As on many other occasions over the past four years, the European Union moved quickly to distance itself from Trump’s statements. Several US officials, such as Senators Jim Inhofe and Patrick Leahy and Congresswoman Betty McCollum, have also expressed their opposition to the administration’s actions. Senator Inhofe remarked scathingly that the “rights of the Western Saharan people have been traded away” and even staunchly pro-Israel political figures in the US have reacted with alarm. Outgoing congressman, head of the House Foreign Relations Committee, and staunch supporter of Israel Eliot Engel applauded the new relationship between Jerusalem and Rabat, but warned the Trump administration against extinguishing peaceful, multilateral avenues of conflict resolution.

Meanwhile, the Sahrawi independence movement is determined not to give up its cause. Sahrawi Journalist Nazha El Khalidi told Democracy Now that the decision of the Trump administration “will not erase our legitimate right to freedom and independence.” She went on to say that: “We will continue to struggle . . . the state of Western Sahara is already determined by international law, not by the tweet of a president who is already on his way out.” El Khalidi’s indifference to Washington’s actions mirrors the inertia of the long, drawn-out nature of the conflict in her homeland. “We are not surprised, since we have been betrayed by the international community for over 30 years,” she added.

Some in the independence movement will be hoping that the recent pact will be undone when Trump leaves office in January. “We hope that the incoming Biden administration will return the US to being a nation that respects long-standing international legal norms and that will use its influence to encourage meaningful UN-lead peace talks on Western Sahara that have been neglected for so long,” continued El Khalidi.

Joe Biden could reverse Washington’s deal with Rabat with the stroke of a pen. Yet the Biden administration will be under pressure from pro-Israel groups not to do so.

It is true that, when President, Joe Biden could reverse Washington’s deal with Rabat with the stroke of a pen. Yet the Biden administration will be under pressure from pro-Israel groups not to do so, as such a move could be used as justification for Morocco to rescind its recognition of Israel. To date, Biden’s transition team has declined to comment on the matter.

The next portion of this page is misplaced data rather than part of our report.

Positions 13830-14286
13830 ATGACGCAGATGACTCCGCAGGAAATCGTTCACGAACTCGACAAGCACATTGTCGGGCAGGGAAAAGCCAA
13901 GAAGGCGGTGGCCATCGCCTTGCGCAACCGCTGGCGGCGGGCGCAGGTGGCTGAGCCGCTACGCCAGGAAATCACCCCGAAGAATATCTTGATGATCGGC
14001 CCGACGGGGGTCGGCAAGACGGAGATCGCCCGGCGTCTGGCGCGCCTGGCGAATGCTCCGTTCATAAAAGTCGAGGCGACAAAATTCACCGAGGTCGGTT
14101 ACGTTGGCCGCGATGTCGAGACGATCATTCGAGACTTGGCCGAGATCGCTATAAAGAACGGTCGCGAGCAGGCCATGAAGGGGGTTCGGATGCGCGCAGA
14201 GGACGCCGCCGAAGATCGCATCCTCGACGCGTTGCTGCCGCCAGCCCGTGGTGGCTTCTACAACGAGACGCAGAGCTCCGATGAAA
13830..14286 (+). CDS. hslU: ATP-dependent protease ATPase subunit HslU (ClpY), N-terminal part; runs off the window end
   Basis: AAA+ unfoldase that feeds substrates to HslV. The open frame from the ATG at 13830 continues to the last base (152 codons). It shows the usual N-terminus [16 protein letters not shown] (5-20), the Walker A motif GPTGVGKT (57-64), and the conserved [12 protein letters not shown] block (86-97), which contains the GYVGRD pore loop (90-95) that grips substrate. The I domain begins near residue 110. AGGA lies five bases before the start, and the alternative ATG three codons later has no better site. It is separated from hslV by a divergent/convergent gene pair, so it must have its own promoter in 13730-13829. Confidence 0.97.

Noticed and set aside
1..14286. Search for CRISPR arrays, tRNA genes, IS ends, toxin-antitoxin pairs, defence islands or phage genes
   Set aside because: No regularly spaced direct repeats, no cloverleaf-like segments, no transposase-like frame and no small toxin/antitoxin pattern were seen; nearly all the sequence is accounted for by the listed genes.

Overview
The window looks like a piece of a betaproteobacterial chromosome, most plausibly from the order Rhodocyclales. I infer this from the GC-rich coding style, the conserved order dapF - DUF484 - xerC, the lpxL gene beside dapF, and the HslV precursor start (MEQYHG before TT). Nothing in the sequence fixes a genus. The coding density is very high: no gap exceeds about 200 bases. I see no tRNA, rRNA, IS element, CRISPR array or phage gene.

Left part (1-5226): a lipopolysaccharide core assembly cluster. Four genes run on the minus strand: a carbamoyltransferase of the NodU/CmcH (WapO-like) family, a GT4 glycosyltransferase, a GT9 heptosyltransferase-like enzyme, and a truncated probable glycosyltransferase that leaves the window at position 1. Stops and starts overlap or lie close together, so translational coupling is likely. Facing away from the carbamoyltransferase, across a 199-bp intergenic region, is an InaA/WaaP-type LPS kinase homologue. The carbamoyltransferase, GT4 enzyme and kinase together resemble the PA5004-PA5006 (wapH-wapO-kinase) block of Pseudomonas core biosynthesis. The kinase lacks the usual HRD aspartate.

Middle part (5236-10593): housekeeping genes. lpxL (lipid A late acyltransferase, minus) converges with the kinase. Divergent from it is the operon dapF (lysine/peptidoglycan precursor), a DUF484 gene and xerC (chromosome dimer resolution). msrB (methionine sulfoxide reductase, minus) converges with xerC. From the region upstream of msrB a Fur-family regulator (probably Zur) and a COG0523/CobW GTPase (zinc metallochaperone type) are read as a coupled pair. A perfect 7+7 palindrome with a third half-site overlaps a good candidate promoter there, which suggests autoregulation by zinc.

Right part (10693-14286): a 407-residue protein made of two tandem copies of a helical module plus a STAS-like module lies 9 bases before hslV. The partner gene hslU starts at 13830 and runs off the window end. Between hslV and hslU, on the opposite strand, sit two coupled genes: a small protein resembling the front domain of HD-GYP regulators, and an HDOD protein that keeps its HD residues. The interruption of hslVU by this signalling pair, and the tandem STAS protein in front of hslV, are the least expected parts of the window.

There are also strategic and financial motivations behind Washington’s decision that will not go away when power changes hands in January. The news of the US-Morocco deal comes at the same time as a report detailing US plans to sell at least four state of the art military drones to Morocco. While it is illegal under international law and US domestic law to provide arms assistance to invading armies, Washington regularly overlooks these responsibilities, a reality to which the citizens of countless countries can attest. Furthermore, now that the US has recognized Western Sahara as part of Morocco, the Trump administration may argue that the conflict is an internal political matter for the kingdom. This could set a precedent, paving the way for the sale of high-tech military equipment to other occupying powers around the world.

While all is far from clear at this stage, if Morocco is to open any kind of serious diplomatic relations with Israel, it will open the door for more Arab states to do the same. The Trump administration’s likely long-term goal for the Abraham Accords is for Saudi Arabia to normalize relations with Jerusalem. As yet, this is something that the most powerful Arab state has so far refused to do. Ehud Yaari, an Israel-based fellow of the Washington Institute for Near East Policy, told the NYT that this deal “will make it easier for Saudi Arabia to take the step when it is ready to do so.”

As for the Western Sahara, while Rabat and Washington are hoping to break the deadlock and finally recognize the territory as part of Morocco, pro-independence activists such as Nazha El Khalidi, Sidi Omar, and Mouloud Said remain adamant that this new deal changes nothing.